Deicide - Till Death Do Us Part Review
by Matt Hensch
Deicide's ninth full-length record blows chunks, even after being hailed as a mixture between The Stench of Redemption and Legion. How sad, right? The band hit a homerun with the melodic intensity of The Stench of Redemption and was actually idolized when Legion twisted brutality into new forms. Sadly, Till Death Do Us Part is a parody of those great works, serving as a haven of comical emotions if nothing else. Being serious, this effort resembles yesterday's death metal superstars becoming a horrendous flapjack of their own image; this album a grotesque stab at reclaiming an outdated crown by enlisting nothing new, original, or even decent. In fact, I am officially divorcing Deicide from my CD player after hearing them degrade so painfully during this atrocity.
Till Death Do Us Part can be summed up in one phrase: tasteless death metal that provides the very definition of unoriginal feces. Jack Owen and Ralph Santolla once again wield their chainsaw guitars, but a new toxin of egoism and narcissism consumes Owen's identity while slowly overshadowing his work on Till Death Do Us Part. Furthermore, his great riffs and solos completely fall beyond Santolla's upcoming popularity. Something seemed missing, so I checked the inner booklet, and here is what it says on EVERY song: Lead Guitar – Santolla. Jack is listed only a few times, while Ralph and even Steve Asheim (the drummer) solo more; that is how Deicide treats its icons, I suppose. Looking already pompous and arrogant, simple riffs one can find on any death metal release contaminant the music all around with useless melodies and pseudo-heaviness, minus any intelligence, of course. Tell me where former guitarists Eric and Brian Hoffman are instead, please?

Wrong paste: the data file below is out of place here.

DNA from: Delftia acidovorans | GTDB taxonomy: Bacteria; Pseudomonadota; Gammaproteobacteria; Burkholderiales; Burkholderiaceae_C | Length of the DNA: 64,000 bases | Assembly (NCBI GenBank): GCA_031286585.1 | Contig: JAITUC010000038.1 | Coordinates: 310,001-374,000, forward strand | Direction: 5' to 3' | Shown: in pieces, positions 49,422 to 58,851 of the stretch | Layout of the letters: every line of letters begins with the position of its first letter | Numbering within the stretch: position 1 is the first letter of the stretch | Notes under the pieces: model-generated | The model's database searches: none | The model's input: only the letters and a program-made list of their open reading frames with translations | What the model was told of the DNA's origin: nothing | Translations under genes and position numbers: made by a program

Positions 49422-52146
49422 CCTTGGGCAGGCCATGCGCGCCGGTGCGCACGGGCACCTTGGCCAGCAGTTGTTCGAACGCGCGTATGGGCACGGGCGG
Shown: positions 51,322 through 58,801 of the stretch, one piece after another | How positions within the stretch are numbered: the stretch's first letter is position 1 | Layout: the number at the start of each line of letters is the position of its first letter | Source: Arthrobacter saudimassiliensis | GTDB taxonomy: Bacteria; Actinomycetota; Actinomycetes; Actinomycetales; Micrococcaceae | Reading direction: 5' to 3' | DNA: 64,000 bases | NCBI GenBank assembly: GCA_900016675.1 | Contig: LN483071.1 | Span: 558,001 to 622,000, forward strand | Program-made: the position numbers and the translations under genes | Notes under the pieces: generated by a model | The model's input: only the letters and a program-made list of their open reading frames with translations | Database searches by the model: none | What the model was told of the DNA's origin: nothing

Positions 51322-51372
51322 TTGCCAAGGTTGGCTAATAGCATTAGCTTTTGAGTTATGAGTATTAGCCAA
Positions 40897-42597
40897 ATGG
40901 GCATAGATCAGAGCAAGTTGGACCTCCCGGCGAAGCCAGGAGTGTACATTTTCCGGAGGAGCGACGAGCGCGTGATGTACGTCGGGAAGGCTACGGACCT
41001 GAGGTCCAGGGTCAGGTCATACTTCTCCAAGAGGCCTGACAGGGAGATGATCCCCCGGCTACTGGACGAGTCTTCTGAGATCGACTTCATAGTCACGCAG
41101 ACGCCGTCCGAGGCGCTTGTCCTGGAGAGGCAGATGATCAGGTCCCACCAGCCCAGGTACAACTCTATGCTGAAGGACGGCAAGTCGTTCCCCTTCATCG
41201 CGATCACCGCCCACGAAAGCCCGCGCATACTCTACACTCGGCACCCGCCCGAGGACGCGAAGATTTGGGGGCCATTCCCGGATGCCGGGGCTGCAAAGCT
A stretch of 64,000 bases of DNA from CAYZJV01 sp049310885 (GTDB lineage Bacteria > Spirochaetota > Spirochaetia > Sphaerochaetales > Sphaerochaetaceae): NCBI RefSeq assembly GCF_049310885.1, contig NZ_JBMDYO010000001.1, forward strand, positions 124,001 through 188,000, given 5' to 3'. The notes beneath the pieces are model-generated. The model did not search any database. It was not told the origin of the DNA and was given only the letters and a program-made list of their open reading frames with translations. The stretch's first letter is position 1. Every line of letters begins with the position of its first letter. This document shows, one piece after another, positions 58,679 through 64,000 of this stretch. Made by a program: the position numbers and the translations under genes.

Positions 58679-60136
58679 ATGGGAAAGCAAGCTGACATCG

Glen Benton's unilateral lyrics meanwhile, are a betrayal of the album's credibility. I personally foresaw a new frontier in Deicide's evolving nature when Benton announced his Satanic/anti-Christian charade would finally meet its end this album. A conceptual tale about the horrors of marriage, Till Death Do Us Part ironically penetrates a laughable paradox right when "The Beginning of the End" finishes its instrumental attack. Soon after, Benton's worn growls pathetically rant against Christianity while circumnavigating dull descriptions of love. Our cracked idol then desperately tries stitching each category together, a method producing an effort that receives divorce papers before its vows. I guess utilizing different turbulences is just too much work for these "legends," even on something as simple as lyrical themes.
Musically, everything looks equally disappointing. Steve Asheim, for one, has no presence on his kit. Using identical patterns from The Stench of Redemption, we see minimal change besides frequent blasting and a cluster of slowed textures that can honestly show up whenever the generic "death metal" label is present. Benton, as expected, sounds like himself, which is fine, but I am not soiling myself over it.
Till Death Do Us Part is a failing collection of jugulating anthems lurking throughout its stone halls, and Deicide's lack of bohemian qualities slowly chips away at the listener's patience, leaving all metal fans disappointed and bored. As Deicide continues to truck along throughout their ninth opus of one-dimensional plastic, things start weak, and never improve; they have officially cheated on all poetic abilities detectable on prior offerings for senseless death metal. Marriage sucks, and so does this album.
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